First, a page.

|DATE:||April 4, 2002|
|SUBJECT:||Updated Guidance for Homeless Children in the School Nutrition Programs|
Special Nutrition Programs
Please advise your state agencies that a January 2002 amendment to the McKinney-Vento Homeless Assistance Act (42 USC 11431 et seq.) clarified the definition of homeless children and youth. Another provision of the statute requires each school district to designate a local educational agency liaison for homeless children and youths. Many districts already have designated a liaison. Other districts may appoint an individual to act as the liaison until one is designated.
Definition of “Homeless”
As specified in the statute, the term “homeless” means individuals who lack a fixed, regular, and adequate nighttime residence. The definition includes:
- children and youths who are sharing the housing of other persons due to loss of housing, economic hardship, or a similar reason; are living in motels, hotels, trailer parks, or camping grounds due to the lack of alternative adequate accommodations; are living in emergency or transitional shelters; are abandoned in hospitals; or are awaiting foster care placement;
- children and youths who have a primary nighttime residence that is a public or private place not designed for or ordinarily used as a regular sleeping accommodation for human beings;
- children and youths who are living in cars, parks, public spaces, abandoned buildings, substandard housing, bus or train stations, or similar settings; and
- migratory children who qualify as homeless because the children are living in circumstances described above.
Cooperation with Local Educational Agency Liaison
In general, some of the duties of the local educational agency liaison are to ensure that homeless children are identified by school personnel, that they have full opportunity to enroll and succeed in school, and that they receive educational and other services for which they are eligible. We are asking state agencies and school food authorities to be particularly sensitive to children and households who are identified by the local educational agency liaison as homeless.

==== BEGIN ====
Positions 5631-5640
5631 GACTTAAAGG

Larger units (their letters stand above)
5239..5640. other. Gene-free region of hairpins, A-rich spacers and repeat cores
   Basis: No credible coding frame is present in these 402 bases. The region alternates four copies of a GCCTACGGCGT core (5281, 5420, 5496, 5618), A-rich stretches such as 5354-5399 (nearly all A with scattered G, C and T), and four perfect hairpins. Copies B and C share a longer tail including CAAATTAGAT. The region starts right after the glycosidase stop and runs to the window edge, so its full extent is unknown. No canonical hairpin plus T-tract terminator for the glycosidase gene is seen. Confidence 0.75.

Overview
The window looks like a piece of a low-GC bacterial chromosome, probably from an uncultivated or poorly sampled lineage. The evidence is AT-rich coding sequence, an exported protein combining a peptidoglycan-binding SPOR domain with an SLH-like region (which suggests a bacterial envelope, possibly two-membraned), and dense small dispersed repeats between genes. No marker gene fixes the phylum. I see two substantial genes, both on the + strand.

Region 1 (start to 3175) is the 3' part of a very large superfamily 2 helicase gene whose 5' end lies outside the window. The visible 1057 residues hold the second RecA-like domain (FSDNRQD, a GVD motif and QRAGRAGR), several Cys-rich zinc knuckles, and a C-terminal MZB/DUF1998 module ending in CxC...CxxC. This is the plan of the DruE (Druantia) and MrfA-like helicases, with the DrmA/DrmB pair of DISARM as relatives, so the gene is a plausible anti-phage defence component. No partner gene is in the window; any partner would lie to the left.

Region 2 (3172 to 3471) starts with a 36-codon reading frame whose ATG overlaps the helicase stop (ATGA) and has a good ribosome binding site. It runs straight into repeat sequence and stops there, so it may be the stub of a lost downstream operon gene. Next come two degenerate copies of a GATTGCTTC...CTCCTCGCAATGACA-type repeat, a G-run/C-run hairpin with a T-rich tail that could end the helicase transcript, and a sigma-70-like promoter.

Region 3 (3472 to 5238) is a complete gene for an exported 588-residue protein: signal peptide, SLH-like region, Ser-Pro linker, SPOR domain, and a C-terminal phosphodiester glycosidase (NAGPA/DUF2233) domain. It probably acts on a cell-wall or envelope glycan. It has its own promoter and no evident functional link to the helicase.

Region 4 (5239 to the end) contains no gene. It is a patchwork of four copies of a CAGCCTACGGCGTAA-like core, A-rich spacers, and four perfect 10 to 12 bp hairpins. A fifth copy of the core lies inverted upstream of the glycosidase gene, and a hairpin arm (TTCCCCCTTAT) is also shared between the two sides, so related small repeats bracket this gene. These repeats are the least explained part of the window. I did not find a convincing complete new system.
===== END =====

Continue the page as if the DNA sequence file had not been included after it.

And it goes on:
Although many homeless individuals will be living in emergency and transitional shelters, under the expanded definition of homeless, some children or households that temporarily reside with other households may meet the definition of homeless. School food authorities should work with their local educational agency liaison for homeless youths and, where appropriate, the state Coordinator for Education of Homeless Children and Youths to help ensure that these children, as well as other children who are defined as homeless by a director of a homeless shelter, have access to the benefits of the child nutrition programs.
Documentation of Free Meal Eligibility for Homeless Children
To expedite the delivery of nutritional benefits, school officials may accept documentation that the children are homeless from the local educational liaison or directors of homeless shelters where the children reside. Documentation to substantiate free meal eligibility must consist of the child's name or a list of names, effective date(s), and the signature of the local educational liaison or the director of the homeless shelter. This documentation is acceptable in lieu of a free and reduced price meal application.
To implement these expedited procedures, school officials must work closely with the educational liaison and directors of homeless shelters to ensure that children are provided free meal benefits as promptly as possible, as well as to ensure that the school food service is promptly advised when children leave the school or are no longer considered homeless. In the latter case, school officials must provide the household with an application for free and reduced price meals.
Homeless Children Residing With Another Household
A child or family may temporarily reside with another household and still be considered homeless under the definition of homeless in the McKinney-Vento Homeless Assistance Act. In these cases the household size and income of the host family is not taken into consideration in determining the free meal eligibility for the child(ren) designated as homeless by the local educational agency liaison. Additionally, when a host family applies for free and reduced price meals for their own children, the host family may include the homeless family as household members if the host family provides financial support to the homeless family, such as shelter, utilities, clothing or food. In such cases, the host family must also include any income received by the homeless family. School officials must determine eligibility for the host family in the traditional manner. However, free meal eligibility for the homeless child is based on the documentation provided by the local education liaison, even when the child is included on the host family's free and reduced price meal application. If the host family meets the free or reduced price meal eligibility criteria, school officials should provide the host family with temporary approval for free or reduced price meal benefits, as appropriate. The host family's eligibility should be reevaluated when their household size decreases, i.e., the homeless family leaves.
We encourage school food authorities to identify and work with the local educational agency liaison and directors of homeless shelter to expedite benefits to homeless children. We believe this policy complements the policy included in our memorandum of April 6, 1992, attached.
STANLEY C. GARNETT
Child Nutrition Division